Providing practical information to help you protect your farm from biosecurity risks

Jim Cudmore

Insurance for your farm and your future

Beef production is big business in Australia. With around 700 accredited feedlots now across the country, sharing an annual production value of around $2.7 billion, this growing livestock industry knows just how important biosecurity is in maintaining Australia’s world-leading reputation for clean, safe, disease-free beef. For 2010 Biosecurity Farmer of the Year finalist, Jim Cudmore Kerwee Lot Feeders, of Jondaryan in South East Queensland, biosecurity is part of their everyday thinking and is one form of insurance their business cannot ignore.

The small, family-owned grain feeding facility is licensed to run around 9,171 standard cattle units and employs 11 full time people all year round. Specialising in the chilled, grain-fed, beef trade, Kerwee exports to around 37 countries including the United States, Japan, Korea, South East Asia, Indonesia, China, Russia and the Middle East.

Kerwee first introduced biosecurity practices to their quality assurance program around eight years ago in response to the organisation’s first expansion phase.  Since then, the small business has developed a comprehensive biosecurity program to minimise the introduction of pests, weeds and disease, along with an emergency response plan designed to enable them to respond quickly and effectively in a potential biosecurity crisis.

The feedlot’s general manager, Jim Cudmore, says biosecurity is now firmly entrenched in the day-to-day management of the operation, focusing strongly on boundary security, visitor monitoring, livestock and commodity assessment and on-going training of employees, contractors and business associates.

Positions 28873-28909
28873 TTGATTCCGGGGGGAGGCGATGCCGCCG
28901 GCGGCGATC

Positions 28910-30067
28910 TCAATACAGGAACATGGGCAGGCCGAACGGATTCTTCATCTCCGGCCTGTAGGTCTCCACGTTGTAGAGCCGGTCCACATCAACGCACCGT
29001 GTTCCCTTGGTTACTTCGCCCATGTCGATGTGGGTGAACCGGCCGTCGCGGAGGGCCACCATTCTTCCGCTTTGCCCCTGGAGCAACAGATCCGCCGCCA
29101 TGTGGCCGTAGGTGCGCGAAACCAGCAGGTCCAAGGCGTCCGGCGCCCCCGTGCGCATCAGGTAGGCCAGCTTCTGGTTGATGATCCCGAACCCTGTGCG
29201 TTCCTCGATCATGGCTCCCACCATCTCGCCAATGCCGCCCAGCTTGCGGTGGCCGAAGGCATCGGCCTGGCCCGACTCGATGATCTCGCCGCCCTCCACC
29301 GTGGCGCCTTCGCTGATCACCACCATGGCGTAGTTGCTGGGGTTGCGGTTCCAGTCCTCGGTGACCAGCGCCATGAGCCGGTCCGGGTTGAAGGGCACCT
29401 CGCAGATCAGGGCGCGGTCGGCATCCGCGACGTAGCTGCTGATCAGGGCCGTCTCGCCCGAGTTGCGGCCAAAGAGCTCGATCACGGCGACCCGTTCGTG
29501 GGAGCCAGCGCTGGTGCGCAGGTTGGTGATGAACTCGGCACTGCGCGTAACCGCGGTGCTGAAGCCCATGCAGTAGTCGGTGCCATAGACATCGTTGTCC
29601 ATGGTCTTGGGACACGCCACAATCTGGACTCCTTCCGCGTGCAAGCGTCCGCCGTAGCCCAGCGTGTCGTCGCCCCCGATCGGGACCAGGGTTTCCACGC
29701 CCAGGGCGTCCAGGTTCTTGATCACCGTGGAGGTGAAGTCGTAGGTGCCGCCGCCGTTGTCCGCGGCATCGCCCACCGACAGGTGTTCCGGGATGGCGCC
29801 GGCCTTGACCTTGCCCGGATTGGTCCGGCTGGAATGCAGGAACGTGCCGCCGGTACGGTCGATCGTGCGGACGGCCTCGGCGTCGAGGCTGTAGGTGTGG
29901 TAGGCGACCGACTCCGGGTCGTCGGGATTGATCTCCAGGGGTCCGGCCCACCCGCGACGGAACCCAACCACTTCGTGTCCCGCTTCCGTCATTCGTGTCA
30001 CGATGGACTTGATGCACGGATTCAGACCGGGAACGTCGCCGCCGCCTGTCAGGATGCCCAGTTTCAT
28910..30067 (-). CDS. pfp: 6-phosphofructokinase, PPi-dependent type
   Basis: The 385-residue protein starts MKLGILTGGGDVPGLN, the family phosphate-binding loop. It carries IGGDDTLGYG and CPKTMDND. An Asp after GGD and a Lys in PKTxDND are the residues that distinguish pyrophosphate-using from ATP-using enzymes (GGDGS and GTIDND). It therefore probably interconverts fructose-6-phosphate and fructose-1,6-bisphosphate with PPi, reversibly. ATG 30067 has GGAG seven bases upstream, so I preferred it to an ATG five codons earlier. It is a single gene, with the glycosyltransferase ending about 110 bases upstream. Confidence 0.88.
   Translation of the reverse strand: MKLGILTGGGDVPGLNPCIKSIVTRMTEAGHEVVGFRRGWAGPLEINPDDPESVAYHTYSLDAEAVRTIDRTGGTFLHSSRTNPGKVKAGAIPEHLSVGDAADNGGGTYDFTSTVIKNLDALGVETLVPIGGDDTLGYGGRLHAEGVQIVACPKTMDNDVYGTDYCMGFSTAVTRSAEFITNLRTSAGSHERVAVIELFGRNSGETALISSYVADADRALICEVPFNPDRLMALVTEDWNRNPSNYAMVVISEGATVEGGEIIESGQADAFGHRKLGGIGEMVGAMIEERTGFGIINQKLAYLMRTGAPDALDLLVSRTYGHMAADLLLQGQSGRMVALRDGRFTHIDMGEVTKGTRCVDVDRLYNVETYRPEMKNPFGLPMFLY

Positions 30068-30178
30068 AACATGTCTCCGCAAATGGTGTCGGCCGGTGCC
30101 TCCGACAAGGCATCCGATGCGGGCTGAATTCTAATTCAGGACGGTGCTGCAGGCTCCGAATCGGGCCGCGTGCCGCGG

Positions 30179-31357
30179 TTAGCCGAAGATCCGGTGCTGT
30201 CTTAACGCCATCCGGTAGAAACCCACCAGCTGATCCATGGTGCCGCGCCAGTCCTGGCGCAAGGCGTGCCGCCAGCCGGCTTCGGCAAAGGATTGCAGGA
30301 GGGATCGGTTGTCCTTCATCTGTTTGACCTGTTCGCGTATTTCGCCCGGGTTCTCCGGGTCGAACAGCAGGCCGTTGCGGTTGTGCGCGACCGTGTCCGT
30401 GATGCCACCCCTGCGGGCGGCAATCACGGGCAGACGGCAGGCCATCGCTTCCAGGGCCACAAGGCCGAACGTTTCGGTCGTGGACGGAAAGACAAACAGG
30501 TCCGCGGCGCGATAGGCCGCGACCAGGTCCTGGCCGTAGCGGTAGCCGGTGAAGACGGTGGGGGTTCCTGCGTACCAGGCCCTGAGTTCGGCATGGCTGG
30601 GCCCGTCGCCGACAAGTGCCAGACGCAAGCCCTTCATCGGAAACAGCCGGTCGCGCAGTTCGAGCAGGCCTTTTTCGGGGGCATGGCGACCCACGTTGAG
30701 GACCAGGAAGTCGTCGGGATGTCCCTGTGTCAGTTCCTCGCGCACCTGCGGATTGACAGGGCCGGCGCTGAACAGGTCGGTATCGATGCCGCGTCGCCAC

As the feedlot is located next door to a popular Queensland tourist attraction, developing a thorough, yet manageable, process to assess the biosecurity risk of both drop-in tourists and business-related visitors was the first thing on the list.

“Because we are largely an export-focussed business, we are also very vigilant about overseas customers and visitors that view our operation firsthand. We have actually knocked back important customer groups from visiting here because they haven’t passed the Visitor Biosecurity Risk Assessment,” he said. “Recently we stopped a visit from an important delegation of Japanese customers coming here—a couple of them had come from the Miyazaki Prefecture in Japan where the foot and mouth outbreak was in April this year, so we decided to stop the whole group from visiting Kerwee. That might seem a bit extreme, but with a disease risk like foot and mouth, it is just sensible.”

Jim says they are extremely vigilant when monitoring for weeds, pests and disease and only purchase stock and feed with the relevant vendor declaration documentation.  They also carryout sample analysis testing on feed brought on-site and conduct visual assessments of cattle on arrival and departure, as well as assessments for all machinery, vehicles and people entering the property.